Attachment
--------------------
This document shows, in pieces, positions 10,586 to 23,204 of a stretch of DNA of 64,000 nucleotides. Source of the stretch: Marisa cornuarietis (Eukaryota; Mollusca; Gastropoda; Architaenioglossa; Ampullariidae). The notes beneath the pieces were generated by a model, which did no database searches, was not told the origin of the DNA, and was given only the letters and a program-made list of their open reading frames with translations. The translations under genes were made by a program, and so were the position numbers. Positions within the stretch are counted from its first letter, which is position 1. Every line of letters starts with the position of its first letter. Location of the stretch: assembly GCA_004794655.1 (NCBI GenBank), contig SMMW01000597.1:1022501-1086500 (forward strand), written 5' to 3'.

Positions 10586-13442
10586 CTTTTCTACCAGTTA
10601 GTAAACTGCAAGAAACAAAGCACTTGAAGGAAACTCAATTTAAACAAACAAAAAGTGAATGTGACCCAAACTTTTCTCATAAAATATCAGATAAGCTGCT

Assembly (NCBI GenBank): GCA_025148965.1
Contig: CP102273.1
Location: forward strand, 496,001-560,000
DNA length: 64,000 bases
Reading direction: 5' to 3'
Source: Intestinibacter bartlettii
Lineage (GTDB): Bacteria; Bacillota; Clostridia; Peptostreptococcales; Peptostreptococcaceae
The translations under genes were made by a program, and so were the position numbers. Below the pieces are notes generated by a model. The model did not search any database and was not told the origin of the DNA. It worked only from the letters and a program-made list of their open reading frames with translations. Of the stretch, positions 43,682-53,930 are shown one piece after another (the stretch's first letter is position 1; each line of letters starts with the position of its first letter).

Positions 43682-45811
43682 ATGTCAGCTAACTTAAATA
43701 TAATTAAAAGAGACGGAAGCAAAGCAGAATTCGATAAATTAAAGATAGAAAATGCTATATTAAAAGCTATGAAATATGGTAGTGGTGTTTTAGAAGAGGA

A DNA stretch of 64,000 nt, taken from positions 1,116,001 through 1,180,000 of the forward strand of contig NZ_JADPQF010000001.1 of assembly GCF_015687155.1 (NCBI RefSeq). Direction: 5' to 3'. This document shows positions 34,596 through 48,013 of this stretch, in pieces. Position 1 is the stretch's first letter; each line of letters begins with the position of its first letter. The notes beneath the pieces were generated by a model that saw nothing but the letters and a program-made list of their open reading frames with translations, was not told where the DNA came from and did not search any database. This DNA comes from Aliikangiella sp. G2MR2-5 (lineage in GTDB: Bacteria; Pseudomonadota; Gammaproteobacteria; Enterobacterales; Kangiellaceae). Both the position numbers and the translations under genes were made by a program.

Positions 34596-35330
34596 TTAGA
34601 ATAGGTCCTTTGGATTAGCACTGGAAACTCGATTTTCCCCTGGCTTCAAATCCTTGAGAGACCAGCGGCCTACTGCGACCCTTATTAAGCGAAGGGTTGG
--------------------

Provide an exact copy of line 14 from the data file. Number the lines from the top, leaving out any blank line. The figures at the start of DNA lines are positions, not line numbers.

43682 ATGTCAGCTAACTTAAATA